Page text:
No smile left behind

Christmas decorations and the smell of fresh cookies and hot cocoa travel through the office of Hudson Orthodontics on Arden Avenue. Before-and-after photos of young kids wearing smiles hang on the walls.

The office namesake, Dr. Skip Hudson, has been working with Glendale Healthy Kids since 1993 to provide orthodontia to low-income families in the city of Glendale. Work facilitated through Glendale Healthy Kids is done at no cost to patients.

“He is a quiet soldier,” said Sharon Townsend, the executive director of the nonprofit. “He’s a wonderful human being as well as a great doctor.”

In 1993, the Glendale Memorial Hospital Foundation forged a committee to judge the quality of care for kids from low-income families. The results led to the creation of Glendale Healthy Kids by three local hospitals, Glendale Memorial, Verdugo Hills and Glendale Adventist, as well as the city of Glendale and the Glendale Unified School District.

The foundation has over 250 volunteer doctors from general care to specialized fields including orthodontics. Every year, Glendale Healthy Kids facilitates services for hundreds of local children for dental care and other types of healthcare at little to no cost.

Hudson’s father opened up an orthodontist business in 1931. When he was 12-years-old, a young Skip Hudson would help his father bend retainer wire in the office. That’s when he knew he wanted to work on teeth for a living.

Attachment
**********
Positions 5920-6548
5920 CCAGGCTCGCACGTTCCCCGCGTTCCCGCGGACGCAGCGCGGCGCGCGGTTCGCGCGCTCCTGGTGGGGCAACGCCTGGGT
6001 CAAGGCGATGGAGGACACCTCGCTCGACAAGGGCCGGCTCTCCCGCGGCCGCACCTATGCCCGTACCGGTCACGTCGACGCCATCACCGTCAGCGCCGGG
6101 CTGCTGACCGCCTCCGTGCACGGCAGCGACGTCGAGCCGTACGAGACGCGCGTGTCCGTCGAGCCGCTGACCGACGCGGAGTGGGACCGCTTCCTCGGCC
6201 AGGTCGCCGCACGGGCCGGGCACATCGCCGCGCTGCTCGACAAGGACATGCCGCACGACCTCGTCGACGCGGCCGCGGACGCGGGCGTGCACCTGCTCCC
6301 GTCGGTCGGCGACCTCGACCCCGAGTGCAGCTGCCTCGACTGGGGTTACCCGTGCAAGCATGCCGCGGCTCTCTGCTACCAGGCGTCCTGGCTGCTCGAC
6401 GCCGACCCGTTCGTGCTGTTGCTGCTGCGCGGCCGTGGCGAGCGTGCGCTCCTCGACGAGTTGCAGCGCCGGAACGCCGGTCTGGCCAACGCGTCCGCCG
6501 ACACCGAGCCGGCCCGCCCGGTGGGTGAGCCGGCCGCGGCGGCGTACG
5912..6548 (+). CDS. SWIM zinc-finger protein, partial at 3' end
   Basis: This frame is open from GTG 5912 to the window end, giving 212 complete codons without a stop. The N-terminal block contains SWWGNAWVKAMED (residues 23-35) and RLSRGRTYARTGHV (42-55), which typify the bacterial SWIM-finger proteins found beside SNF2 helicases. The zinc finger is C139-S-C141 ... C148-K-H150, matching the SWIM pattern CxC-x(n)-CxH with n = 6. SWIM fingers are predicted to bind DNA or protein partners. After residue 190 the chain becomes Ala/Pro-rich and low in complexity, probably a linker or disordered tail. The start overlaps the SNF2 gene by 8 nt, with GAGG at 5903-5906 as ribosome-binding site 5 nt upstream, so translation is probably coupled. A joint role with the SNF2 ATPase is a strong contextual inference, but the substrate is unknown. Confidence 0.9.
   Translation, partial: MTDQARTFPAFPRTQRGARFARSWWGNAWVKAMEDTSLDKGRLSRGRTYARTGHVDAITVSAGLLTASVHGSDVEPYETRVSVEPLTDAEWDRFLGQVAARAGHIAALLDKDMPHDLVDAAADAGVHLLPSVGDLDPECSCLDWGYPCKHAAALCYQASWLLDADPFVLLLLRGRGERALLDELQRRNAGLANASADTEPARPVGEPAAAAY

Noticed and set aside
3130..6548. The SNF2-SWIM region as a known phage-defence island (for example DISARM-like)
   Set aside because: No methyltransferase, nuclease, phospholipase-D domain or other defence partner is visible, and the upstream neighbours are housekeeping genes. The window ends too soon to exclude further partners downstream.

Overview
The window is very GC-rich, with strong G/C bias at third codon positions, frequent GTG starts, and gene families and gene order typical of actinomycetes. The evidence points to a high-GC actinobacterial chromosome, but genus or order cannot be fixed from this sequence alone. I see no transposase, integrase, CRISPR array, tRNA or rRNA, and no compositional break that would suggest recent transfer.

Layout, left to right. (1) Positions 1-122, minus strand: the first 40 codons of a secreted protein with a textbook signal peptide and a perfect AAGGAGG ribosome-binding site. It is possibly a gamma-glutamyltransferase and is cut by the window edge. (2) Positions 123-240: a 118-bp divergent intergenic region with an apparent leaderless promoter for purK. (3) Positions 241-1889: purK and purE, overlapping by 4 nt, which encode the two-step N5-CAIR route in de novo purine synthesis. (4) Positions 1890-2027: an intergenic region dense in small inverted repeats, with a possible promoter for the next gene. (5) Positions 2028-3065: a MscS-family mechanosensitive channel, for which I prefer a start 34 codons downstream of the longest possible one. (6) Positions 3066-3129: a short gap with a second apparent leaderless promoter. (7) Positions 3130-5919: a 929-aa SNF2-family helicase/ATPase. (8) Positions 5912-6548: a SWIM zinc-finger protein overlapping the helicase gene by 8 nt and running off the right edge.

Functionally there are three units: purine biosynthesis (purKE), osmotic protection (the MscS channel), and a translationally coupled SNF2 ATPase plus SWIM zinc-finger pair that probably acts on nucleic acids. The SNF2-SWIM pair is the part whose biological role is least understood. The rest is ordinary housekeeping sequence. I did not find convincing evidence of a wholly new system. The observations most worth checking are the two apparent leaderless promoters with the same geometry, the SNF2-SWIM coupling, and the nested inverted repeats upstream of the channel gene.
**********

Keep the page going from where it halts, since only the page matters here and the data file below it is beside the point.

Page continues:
“We create beautiful smiles and build relationships. That’s why I love orthodontics so much,” said Hudson.

Jerome Javier goes to school after his shifts at a Auntie Em's pretzel shop, and helps to support his 15-year-old daughter. After waiting about a year to get the work through Glendale Healthy Kids, Jada got the work started shortly after she turned 14.

“The experience [at Dr. Hudson's office] will change my kid's life forever,” Javier said.

Although none of Hudson’s own seven children were interested in going into the orthodontics field, the office is family-oriented.

Kathy Dreher is Hudson’s office manager, and has been with the office since it opened She said employees tend to stay.

“There’s many of us that have been here for close to 30 years,” said Dreher.

After 50 years of business, Hudson Orthodontics moved to their current location. The office was originally downtown where the Unim building now sits. Hudson has worked on multiple generations including family and friends. Patients keep returning, even after their care is finished.

“Dr. Hudson goes the extra mile,” said Dreher. “He really wants to see people through their lifetime.”


Jonathan Williams is a freelance writer.


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